As the offensive against ISIL continues, 150,000 people from Fallujah could soon be in need of urgent humanitarian aid.
Some 2,300 families have fled Fallujah over the past 24 hours, an international aid group has said, as the Iraqi army and its allies push forward with an offensive to retake the city from the Islamic State of Iraq and Levant (ISIL, also known as ISIS).
The Iraqi army said on Saturday it had gained control of Fallujah's main hospital, a day after recapturing the government compound in the centre of the city. ISIL fighters, however, still hold roughly 20 percent of the city and are entrenched on its northern districts.
Humanitarian agencies working on the outskirts of Fallujah, located 50km west of Baghdad, said they were struggling to cope with the heavy flow of displaced civilians fleeing the violence as the offensive continues, pressing on toward ISIL-held Mosul.
"In the last 24 hours, more than 2,300 families have actually managed to leave Fallujah, and to be honest, there's very little space for them in Amariyat al-Fallujah, Habbaniyah Tourit City and Khaldiyah, which is where they are escaping to," Nasr Muflahi, Iraq country director for the Norwegian Refugee Council in Erbil, said on Saturday.
More than 20,000 people have fled Fallujah in the past two days alone, according to the UN's refugee agency (UNHCR).
"We are now finding it difficult to cope with the numbers that are coming out of Fallujah, especially in terms of delivering safe drinking water. We're down to the bare minimum of three litres per person, and we're not really sure how long we can continue to do that," said Muflahi.
The UN and the Iraqi government have set up camps for 60,000 displaced civilians in Anbar province, but have warned there is little capacity to absorb any more people. New arrivals, many of whom have been trapped by fighting for weeks, reach relative safety to find overcrowded camps and settlements.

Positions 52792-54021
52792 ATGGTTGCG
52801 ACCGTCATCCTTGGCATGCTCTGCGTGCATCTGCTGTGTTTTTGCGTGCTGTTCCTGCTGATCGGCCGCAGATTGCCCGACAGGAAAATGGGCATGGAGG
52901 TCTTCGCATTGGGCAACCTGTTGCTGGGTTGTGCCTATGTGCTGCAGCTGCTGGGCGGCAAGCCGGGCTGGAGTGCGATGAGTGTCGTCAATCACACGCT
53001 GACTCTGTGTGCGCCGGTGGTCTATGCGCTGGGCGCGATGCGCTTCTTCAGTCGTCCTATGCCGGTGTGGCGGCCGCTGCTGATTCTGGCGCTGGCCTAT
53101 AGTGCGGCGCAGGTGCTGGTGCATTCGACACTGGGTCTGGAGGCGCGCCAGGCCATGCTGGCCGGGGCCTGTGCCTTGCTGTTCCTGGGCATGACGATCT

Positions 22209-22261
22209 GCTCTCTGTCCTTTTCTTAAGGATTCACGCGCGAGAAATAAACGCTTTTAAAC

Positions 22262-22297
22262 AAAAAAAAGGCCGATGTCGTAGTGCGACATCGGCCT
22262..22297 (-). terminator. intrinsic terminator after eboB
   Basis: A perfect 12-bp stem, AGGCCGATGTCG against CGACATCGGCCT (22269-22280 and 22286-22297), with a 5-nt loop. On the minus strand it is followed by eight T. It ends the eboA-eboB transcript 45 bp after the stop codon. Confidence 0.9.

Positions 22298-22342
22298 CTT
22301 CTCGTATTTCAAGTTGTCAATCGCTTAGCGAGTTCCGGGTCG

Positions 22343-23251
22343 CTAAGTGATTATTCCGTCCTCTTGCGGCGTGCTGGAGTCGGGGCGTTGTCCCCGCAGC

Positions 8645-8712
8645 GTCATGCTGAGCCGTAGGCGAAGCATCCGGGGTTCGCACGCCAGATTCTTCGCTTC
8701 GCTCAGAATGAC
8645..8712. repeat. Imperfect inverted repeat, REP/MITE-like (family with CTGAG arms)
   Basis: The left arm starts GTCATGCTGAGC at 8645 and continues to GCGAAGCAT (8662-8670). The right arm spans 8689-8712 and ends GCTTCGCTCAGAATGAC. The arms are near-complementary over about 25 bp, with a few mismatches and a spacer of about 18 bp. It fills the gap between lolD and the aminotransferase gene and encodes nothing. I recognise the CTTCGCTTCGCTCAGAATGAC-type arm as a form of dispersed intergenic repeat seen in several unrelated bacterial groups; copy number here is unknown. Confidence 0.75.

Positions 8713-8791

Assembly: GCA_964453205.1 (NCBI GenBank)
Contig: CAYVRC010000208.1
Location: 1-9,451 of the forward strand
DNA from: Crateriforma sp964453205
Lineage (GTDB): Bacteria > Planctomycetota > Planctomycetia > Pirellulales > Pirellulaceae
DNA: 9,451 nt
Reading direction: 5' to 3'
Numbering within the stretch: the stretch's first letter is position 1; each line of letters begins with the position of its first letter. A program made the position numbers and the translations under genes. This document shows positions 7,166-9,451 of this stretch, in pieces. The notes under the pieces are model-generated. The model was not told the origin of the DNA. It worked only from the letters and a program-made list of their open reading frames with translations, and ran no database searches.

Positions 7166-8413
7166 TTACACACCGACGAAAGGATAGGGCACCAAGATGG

"The people coming out of Fallujah are telling us horrific stories of how they were treated - the lack of food, no services, no electricity", said Muflahi.
"We are doing our utmost, with other agencies, to respond to their needs, which is shelter, water and food," added Muflahi. "These are things that we need to prioritise, and we need to now rather than later."
Some 70,000 people are estimated to have fled Fallujah, and another 60,000 are expected to leave over the next several days, according to the UNHCR. The agency estimates that up to 150,000 displaced people may soon be in need of urgent humanitarian assistance.
"Thousands of families may also remain trapped in Fallujah," Stephane Dujarric, spokesman for the UN secretary-general, told reporters on Saturday. "These are estimates ... however, we remain very concerned about the safety and the wellbeing of the people still in Fallujah."
Rights groups have voiced concern over reports of abuse, mistreatment and extrajudicial killings. And Sunni politicians have called on Iraqi Prime Minister Haider al-Abadi to investigate the rising number of alleged abuses.
Iraqi security forces fear that ISIL fighters may be hiding among the displaced. Shia units known as the Popular Mobilisation Forces fighting alongside government troops have been separating males from their families, detaining the men to put them through a security screening process.
"The process may take a few days, it may take a few months," said Muflahi. We can't confirm any extrajudicial killings."
The government lost control of Fallujah in 2014, months before ISIL took Iraq's second largest city, Mosul, and swept across large parts of the country.
As a result of escalating violence over the past two years, more than 3.4 million people are now displaced across Iraq - more than half of them children.
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|Syed Kamal Hussain Shah|